Baxa Corporation and FDA informed healthcare professionals of a class I recall of Exacta-Mix 2400 Operating Software Version 1.07, Model No. 8300-0073, Pharmacy Compound System. The device is a compounding system that can be used in pharmacies to add and mix various ingredients into one intravenous (IV) solution.
The device is being recalled because a software failure allowed up to 50mL extra volume of an ingredient to be added to the IV solution that can be life-threatening, particularly in newborns.
Medical Equipment That Uses or Displays Time
FDA notified healthcare professionals and consumers of the possibility that some medical devices/equipment, hospital networks and associated information technology systems may generate adverse events because of the upcoming change in the start and end dates for Daylight Savings Time (DST), and suggested actions to prevent such occurrences. Medical equipment that uses, creates or records time information about a patient's diagnosis or treatment and has not been updated by the manufacturer, may not work properly when the new DST starts three weeks earlier and ends one week later this year.
Additionally, if a medical device or medical device network are adversely affected by the new DST date changes, a patient's treatment or diagnostic result could be:
- incorrectly prescribed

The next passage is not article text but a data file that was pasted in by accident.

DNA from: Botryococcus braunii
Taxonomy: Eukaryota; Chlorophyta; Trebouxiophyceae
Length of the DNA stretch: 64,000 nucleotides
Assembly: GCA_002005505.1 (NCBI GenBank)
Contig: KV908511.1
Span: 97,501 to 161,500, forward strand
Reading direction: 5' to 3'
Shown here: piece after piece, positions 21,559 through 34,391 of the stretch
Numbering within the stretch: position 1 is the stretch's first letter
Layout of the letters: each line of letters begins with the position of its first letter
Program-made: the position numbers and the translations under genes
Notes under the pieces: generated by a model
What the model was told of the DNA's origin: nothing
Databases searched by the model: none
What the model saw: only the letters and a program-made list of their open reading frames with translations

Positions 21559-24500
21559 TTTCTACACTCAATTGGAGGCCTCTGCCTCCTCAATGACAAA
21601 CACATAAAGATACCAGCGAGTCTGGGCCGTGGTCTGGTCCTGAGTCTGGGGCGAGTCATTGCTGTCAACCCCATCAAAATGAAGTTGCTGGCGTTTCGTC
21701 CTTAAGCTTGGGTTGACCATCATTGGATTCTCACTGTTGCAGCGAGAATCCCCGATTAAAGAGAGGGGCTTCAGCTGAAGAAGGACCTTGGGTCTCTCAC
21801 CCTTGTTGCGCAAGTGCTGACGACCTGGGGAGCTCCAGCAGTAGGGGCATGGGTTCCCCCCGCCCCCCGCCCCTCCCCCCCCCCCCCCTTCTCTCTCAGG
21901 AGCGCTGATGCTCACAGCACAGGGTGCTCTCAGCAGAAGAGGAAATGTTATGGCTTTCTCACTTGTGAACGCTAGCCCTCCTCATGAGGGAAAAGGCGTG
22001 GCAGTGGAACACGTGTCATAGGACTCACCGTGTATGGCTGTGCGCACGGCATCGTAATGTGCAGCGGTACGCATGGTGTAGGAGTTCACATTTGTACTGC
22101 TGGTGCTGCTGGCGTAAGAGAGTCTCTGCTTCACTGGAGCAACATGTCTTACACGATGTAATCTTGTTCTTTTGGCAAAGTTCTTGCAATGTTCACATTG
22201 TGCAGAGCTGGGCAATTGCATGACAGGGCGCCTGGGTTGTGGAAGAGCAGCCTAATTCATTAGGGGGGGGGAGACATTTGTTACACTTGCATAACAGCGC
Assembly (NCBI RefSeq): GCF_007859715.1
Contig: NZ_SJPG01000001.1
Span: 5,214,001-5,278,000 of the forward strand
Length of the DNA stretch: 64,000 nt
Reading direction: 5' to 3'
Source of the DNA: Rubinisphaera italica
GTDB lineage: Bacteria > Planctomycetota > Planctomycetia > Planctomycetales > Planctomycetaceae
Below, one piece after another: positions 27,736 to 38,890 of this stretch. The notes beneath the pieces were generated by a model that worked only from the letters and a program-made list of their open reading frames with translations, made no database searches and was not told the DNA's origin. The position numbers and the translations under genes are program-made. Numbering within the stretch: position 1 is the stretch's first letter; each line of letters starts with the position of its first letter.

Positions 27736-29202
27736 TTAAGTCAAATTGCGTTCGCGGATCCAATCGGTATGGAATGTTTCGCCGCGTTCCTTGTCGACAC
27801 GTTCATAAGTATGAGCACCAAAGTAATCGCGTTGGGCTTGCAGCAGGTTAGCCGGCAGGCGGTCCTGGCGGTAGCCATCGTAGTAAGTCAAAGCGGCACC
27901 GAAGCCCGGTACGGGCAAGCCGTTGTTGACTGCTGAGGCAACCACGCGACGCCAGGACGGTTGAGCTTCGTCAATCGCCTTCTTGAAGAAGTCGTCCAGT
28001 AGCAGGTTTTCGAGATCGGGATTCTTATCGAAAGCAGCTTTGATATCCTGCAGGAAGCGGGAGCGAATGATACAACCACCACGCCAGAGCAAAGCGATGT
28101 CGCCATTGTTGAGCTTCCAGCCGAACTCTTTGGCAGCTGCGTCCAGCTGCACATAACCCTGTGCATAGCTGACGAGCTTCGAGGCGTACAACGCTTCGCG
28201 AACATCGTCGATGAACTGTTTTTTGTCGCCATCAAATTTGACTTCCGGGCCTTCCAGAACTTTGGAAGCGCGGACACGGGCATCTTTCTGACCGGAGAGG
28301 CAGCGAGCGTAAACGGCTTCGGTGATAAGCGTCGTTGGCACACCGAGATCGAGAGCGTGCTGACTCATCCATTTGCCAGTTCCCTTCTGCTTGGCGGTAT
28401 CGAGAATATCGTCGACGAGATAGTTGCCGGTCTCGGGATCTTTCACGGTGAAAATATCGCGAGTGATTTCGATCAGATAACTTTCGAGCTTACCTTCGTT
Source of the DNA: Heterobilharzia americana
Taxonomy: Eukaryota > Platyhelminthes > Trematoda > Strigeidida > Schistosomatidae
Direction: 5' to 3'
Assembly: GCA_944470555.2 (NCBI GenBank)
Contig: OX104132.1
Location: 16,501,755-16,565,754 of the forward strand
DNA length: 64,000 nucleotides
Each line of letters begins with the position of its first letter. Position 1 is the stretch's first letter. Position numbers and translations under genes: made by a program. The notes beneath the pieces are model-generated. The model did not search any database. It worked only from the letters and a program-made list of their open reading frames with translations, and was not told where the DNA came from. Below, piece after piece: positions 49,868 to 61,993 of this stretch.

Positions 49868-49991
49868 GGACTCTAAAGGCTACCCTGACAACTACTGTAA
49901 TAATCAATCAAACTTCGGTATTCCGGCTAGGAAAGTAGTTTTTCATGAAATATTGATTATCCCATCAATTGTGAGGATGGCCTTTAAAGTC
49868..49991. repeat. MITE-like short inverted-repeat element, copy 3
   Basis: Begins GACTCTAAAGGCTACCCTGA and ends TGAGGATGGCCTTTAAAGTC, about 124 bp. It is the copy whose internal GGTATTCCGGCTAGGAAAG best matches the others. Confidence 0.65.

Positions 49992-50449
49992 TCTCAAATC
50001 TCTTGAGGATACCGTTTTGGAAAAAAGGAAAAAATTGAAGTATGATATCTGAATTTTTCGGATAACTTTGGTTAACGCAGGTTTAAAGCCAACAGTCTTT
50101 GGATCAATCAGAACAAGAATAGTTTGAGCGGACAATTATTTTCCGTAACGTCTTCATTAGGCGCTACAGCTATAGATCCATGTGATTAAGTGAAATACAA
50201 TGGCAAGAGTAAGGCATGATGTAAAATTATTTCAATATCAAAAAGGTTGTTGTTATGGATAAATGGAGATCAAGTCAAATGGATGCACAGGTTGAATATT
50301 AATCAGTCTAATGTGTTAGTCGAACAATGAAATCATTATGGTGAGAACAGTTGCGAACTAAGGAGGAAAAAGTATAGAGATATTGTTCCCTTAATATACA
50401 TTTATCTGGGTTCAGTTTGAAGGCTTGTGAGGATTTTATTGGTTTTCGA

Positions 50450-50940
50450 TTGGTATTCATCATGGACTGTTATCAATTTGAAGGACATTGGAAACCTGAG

- provided at the wrong time
- given more than once
- given for longer or shorter durations than intended
- incorrectly recorded
Alaris SE Infusion Pumps recalled due to risk of overinfusion
FDA and Alaris Products notified healthcare professionals of a recall of defective infusion pumps due to a design defect called "key bounce" that may cause potential over-infusion of medications and result in an infusion rate at least 10 times the intended infusion rate. Infusion pumps are electronic devices intended for controlled delivery of intravenous solutions and medications to patients. Key bounce occurs when a number pressed once on the pump registers twice and not detected during programming verification. The products included in this recall (model numbers 7130,7131, 7230, and 7231) are distributed by Cardinal Health Care 303 Inc. The manufacturer provided recommendations to pump users on steps they can take to minimize key entry errors until the problem can be corrected. Healthcare facilities can continue to use pumps in their possession, guided by the company's instructions. To learn more about the problem with "key bounce", go to http://www.ismp.org/Newsletters/acutecare/articles/20060112.asp
Baxter Healthcare's Colleague Volumetric Infusion Pump and Syndeo Patient Controlled Analgesic Syringe Pump
FDA notified healthcare professionals that Baxter Healthcare will stop manufacturing and distributing all models of Colleague Volumetric Infusion Pump and Syndeo Patient Controlled Analgesic Syringe Pump until the company corrects manufacturing deficiencies and is in compliance with FDA's current good manufacturing practice requirements and the Quality System regulation for devices. FDA will allow the firm to continue to provide routine service maintenance, or to replace components, parts, or accessories for the Colleague and Syndeo Infusion Pumps that were already in the hands of customers before October 12, 2005. The Colleague pump has exhibited a variety of problems, including under-infusion, battery failures, false alarms and failure to alarm.
Baxter Healthcare Corporation COLLEAGUE Volumetric Infusion Pumps